Abner Chou Jul 22, 2020

As Cloud Function supports many programming languages, this article will use Python for the demonstration

If anyone has used the Google Cloud Function, they probably stuck at the limited system packages [1]. There is no curl or wget, and could not customize the runtime system. Like the document stated, it is a fully managed environment. Someone may jump out and yell out the name Cloud Run. Yes, Cloud Run will be the successor of Cloud Function in many aspects. However, it does not support the trigger from the Cloud Storage bucket. Yes, yes, yes, you can use Pub/Sub in Cloud Run to implement the bucket trigger. But why not keep it simple?

## Use cases

During the local environment testing, we normally use gcloud auth application-default print-access-token [2] to get the authentication to call the Google API endpoint. It could be integrated into a curl command within a script or subprocess in your code. You may see the following command in may GCP API tutorials:

curl -H "Content-Type: application/x-www-form-urlencoded" -d "access_token=\$(gcloud auth application-default print-access-token)" https://www.googleapis.com/oauth2/v1/tokeninfo


After tested everything working fine on our local machine, it is time to move to the cloud. We assume the Google Cloud will handle the credentials for us, because we are accessing resources withing the GCP, and using the same service account. Our assumption will be busted by the brutal reality. We still need to explicitly create credentials when calling other GCP services.

This becomes a barrier when moving to the Cloud Function. The initial thought would be using the Python subprocess to call curl command. As stated above, the curl does not exist and could not be installed in the Cloud Function system. Luckily, the curl command can easily be replaced by the Python request package. But, how about the gcloud auth? It is also not included in the system packages. So here is the solution.

## Solutions

We know there is a google-auth Python package [3] to handle GCP related authentications. The google.auth.default() could return a credential object which has a token field. Looks promising, isn’t it? How about getting the token from google-auth? So I wrote the following code: (The following code could be directly run in Cloud Function)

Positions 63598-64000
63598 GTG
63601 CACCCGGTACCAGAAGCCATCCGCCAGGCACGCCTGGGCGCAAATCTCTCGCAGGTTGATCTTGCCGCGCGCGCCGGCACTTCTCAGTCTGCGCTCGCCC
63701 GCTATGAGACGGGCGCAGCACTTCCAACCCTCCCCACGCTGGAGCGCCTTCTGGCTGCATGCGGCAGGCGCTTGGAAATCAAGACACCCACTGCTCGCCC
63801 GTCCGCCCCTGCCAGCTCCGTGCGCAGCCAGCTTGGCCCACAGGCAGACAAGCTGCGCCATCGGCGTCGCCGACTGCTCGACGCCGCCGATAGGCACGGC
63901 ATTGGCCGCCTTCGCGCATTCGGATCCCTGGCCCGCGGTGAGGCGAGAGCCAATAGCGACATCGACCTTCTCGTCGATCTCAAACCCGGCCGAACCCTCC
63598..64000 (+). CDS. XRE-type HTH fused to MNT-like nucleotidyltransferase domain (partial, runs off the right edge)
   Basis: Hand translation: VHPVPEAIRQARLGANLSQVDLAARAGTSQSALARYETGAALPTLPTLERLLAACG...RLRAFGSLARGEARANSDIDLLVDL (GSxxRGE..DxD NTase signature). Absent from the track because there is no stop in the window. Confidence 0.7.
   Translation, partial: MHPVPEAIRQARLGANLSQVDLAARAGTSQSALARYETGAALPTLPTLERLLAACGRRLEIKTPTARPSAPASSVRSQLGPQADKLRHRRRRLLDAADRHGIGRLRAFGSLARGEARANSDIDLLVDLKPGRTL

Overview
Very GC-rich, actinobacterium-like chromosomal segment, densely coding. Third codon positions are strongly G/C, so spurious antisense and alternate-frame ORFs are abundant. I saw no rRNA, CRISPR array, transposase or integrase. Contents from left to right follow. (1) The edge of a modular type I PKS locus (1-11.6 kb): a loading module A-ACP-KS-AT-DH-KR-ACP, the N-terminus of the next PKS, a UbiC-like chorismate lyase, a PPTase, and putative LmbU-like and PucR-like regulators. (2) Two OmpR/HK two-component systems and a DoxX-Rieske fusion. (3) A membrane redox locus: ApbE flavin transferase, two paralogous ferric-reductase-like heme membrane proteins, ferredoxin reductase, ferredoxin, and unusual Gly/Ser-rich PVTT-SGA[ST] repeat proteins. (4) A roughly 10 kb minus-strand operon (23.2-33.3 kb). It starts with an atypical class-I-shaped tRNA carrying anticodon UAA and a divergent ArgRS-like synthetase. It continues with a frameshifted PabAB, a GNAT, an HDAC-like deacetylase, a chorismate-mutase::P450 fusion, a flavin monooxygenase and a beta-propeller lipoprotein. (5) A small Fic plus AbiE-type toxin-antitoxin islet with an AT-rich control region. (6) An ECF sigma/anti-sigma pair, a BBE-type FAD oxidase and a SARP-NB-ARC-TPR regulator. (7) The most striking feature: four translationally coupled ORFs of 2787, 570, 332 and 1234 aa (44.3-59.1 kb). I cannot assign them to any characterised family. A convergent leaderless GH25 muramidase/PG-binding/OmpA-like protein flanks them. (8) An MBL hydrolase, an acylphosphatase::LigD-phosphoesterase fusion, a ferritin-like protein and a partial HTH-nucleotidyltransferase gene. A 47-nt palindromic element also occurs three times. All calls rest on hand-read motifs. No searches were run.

import google.auth

def get_token(request):
return f'{cred.__dict__}'


Well, the output shows nothing:

{'token': None, 'expiry': None, '_scopes': None, '_service_account_email': 'default'}


The google-auth package is not open source, so I could find the logic when the token field is populated. Therefore, I came up with an assumption that the token field would be populated during usage. I will use Document AI as an example, you could use other GCP services, I think the logic behind should be the same. I rewrite the sample code [4] to fit the Cloud Function:

import google.cloud.documentai as gcd

def get_token(request):
gcd_client = gcd.DocumentUnderstandingServiceClient(credentials=cred)

req = gcd.ProcessDocumentRequest(
parent=f"projects/{project_id}",
input_config={
'gcs_source':{
'uri': 'gs://cloud-samples-data/documentai/form.pdf'},
'mime_type':"application/pdf"},
document_type="general",
form_extraction_params={'enabled': True})

return f'{cred.__dict__}'


Still, the token is None. Okay, seems it has not been updated at all. I only used the document AI package initialization to avoid the extra charge on invoking the actual process. However, if we actual process the document by adding response = gcd_client.process_document(request=req) before the return statement. The magic happens.

import google.cloud.documentai as gcd

def get_token(request):
gcd_client = gcd.DocumentUnderstandingServiceClient(credentials=cred)

req = gcd.ProcessDocumentRequest(
parent=f"projects/{project_id}",
input_config={
'gcs_source':{
'uri': 'gs://cloud-samples-data/documentai/form.pdf'},
'mime_type':"application/pdf"},
document_type="general",
form_extraction_params={'enabled': True})

response = gcd_client.process_document(request=req)

return f'{cred.__dict__}'


To avoid the security breach, I will not post the output here. You will see the token field has the value we are seeking for. Well, we have to pay for the usage of the document AI API calls.

### Need simpler

We could use the Cloud Logging SDK, which does not need many details for the request body. Comparing to the previous method, the cost is even lower, almost free [5].

import google.auth

def get_token(request):
cloud_client = cloud_logging.Client(credentials=credentials)
cloud_logger = cloud_client.logger(log_name)
all_entries = cloud_logger.list_entries(page_size=1)
entries = next(all_entries.pages)

return f"{cred.__dict__}"


### More simpler

If we could use different Cloud Python SDKs, is there an SDK can have a minimal number of line of code? Yes, here is what I found – Cloud Translate, which charges based on the translated characters [6]. So we only need to process one char to obtain the token. The free tier quota (500,000 chars) is big enough for testing purposes.

from google.cloud import translate_v3

def get_token(request):
client = translate_v3.TranslationServiceClient(credentials=credentials)
parent = client.location_path('project-id', 'us-central1')

response = client.translate_text('a', target_language_code='en', parent=parent)

return f"{credentials.__dict__}"


The pattern is:

1. Get credential object from google.auth.default()
2. Initialize a Cloud Service SDK and pass in the credential object as a parameter
3. Call the service API with minimal cost data, the token will be populated into the credential object

You can come up with your solution by using different Python SDKs [7].

## Ultimate solution

If there are Python SDKs for GCP services, why bother to get the access token, call them directly in your code.

Anyway, this is a great example of rebuilding the wheel process, hope can provide some insights!